martes, 1 de marzo de 2016

DEA Meets with Pharmaceutical Industry Leaders Today to Discuss Collaboratively Preventing Prescription Drug Misuse and Abuse



  Contact: DEA Public Affairs

  (202) 307-7977

Press Release

DEA Meets with Pharmaceutical Industry Leaders 

Today to Discuss Collaboratively Preventing Prescription 

Drug Misuse and Abuse

FEB 29 - (Washington, D.C.) – U.S. Drug Enforcement Administration (DEA) Acting
Administrator Chuck Rosenberg and the Chief of DEA’s Office of Diversion Control,
Lou Milione hosted a meeting today in Washington with industry leaders representing
the prescription drug supply chain in America.  The purpose of their dialogue was to
discuss ways to minimize pharmaceutical diversion while maintaining legitimate
commerce and patient access. 

“The pharmaceutical industry has a vital role on the front lines of preventing drug
misuse and abuse across America, as do we, and we plan to work closely with
them,” said Acting Administrator Rosenberg.  “Today’s forum helps us all to find
the right balance between providing patients with important prescription medications
and reducing the addictions, overdoses, and crimes that too often result from these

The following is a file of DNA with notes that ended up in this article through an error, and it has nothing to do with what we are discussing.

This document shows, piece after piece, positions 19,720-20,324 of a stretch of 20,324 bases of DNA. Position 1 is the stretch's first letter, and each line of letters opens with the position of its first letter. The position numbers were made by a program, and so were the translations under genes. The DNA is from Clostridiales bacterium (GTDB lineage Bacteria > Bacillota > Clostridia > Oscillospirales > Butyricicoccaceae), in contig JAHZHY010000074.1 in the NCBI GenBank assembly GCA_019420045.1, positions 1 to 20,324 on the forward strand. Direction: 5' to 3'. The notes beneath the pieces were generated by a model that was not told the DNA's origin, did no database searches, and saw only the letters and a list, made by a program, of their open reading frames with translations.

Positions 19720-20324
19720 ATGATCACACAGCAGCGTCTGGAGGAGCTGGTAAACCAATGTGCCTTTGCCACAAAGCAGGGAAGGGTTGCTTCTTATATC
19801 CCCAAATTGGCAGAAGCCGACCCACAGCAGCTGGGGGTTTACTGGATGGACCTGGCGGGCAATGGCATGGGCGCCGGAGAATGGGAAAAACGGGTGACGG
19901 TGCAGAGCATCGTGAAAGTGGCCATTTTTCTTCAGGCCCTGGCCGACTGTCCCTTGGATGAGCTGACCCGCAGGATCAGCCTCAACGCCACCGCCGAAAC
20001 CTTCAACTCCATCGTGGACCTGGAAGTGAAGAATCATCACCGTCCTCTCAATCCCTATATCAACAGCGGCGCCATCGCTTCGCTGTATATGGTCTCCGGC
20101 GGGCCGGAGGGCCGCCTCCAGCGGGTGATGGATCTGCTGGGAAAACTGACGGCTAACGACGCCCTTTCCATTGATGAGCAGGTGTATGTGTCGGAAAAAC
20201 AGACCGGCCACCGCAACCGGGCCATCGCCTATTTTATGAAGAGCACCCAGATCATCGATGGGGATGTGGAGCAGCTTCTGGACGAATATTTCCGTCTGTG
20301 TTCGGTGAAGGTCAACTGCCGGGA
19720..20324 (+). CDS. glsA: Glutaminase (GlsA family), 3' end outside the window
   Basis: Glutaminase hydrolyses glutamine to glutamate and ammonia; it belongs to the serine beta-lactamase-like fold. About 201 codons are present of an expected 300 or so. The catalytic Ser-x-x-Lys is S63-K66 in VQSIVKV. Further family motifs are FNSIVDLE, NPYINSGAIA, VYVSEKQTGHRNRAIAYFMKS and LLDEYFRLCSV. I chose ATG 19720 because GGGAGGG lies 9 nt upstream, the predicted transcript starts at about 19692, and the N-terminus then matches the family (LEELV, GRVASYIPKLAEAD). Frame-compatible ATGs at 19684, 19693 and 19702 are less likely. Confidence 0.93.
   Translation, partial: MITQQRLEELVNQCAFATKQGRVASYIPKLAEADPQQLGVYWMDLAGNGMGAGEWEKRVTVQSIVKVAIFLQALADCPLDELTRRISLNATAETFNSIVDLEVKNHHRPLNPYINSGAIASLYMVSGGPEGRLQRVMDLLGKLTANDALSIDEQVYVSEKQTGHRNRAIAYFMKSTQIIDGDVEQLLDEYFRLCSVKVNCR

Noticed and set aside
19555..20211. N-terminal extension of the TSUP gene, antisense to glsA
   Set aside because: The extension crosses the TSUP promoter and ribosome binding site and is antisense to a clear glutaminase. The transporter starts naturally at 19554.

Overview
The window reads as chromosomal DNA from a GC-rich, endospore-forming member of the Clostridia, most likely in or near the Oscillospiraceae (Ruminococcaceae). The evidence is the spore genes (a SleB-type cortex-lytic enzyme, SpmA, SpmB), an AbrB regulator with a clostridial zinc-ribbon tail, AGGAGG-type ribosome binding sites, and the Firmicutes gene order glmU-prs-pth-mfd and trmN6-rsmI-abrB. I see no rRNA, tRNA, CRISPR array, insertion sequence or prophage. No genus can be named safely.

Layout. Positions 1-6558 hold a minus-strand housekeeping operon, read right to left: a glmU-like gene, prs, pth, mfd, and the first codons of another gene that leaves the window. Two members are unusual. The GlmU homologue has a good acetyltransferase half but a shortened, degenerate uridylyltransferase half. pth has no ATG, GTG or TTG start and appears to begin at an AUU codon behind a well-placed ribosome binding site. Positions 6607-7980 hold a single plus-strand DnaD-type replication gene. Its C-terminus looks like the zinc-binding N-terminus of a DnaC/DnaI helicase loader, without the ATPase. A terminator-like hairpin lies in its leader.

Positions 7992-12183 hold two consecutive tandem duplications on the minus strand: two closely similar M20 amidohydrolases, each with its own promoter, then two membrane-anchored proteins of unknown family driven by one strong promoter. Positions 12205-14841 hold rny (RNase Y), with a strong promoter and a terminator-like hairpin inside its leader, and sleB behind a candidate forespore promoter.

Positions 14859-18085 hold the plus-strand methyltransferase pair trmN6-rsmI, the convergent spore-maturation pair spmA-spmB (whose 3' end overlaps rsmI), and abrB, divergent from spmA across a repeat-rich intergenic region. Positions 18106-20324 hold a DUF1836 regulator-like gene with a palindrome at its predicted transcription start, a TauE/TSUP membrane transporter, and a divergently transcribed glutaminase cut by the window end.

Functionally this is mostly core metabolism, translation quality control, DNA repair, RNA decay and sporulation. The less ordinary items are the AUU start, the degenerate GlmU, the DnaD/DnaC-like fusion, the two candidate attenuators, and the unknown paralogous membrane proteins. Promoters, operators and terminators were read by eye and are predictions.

substances falling into the wrong hands.”

“DEA is creating opportunities to interact with these companies about their roles and
responsibilities under the Controlled Substances Act.  A clear understanding of each
other’s goals and challenges better equips both of us to fight our country’s prescription
drug abuse epidemic,” said Deputy Assistant Administrator Milione. 

At this forum, DEA presented attendees with information on federal laws and regulations
affecting their industry, and provided a forum to ask questions, share their perspectives
and voice concerns about regulatory requirements and current issues.

The abuse of controlled-substance medications is an epidemic in America today. 
6.5 million people aged 12 and over abused these drugs in 2014, according to the
Substance Abuse and Mental Health Services Administration’s National Survey on
Drug Use and Health.  According to the Centers for Disease Control and Prevention,
in 2013 someone died of an unintentional drug overdose every 13 minutes, and
more than half of those overdoses were attributed to these medications. 

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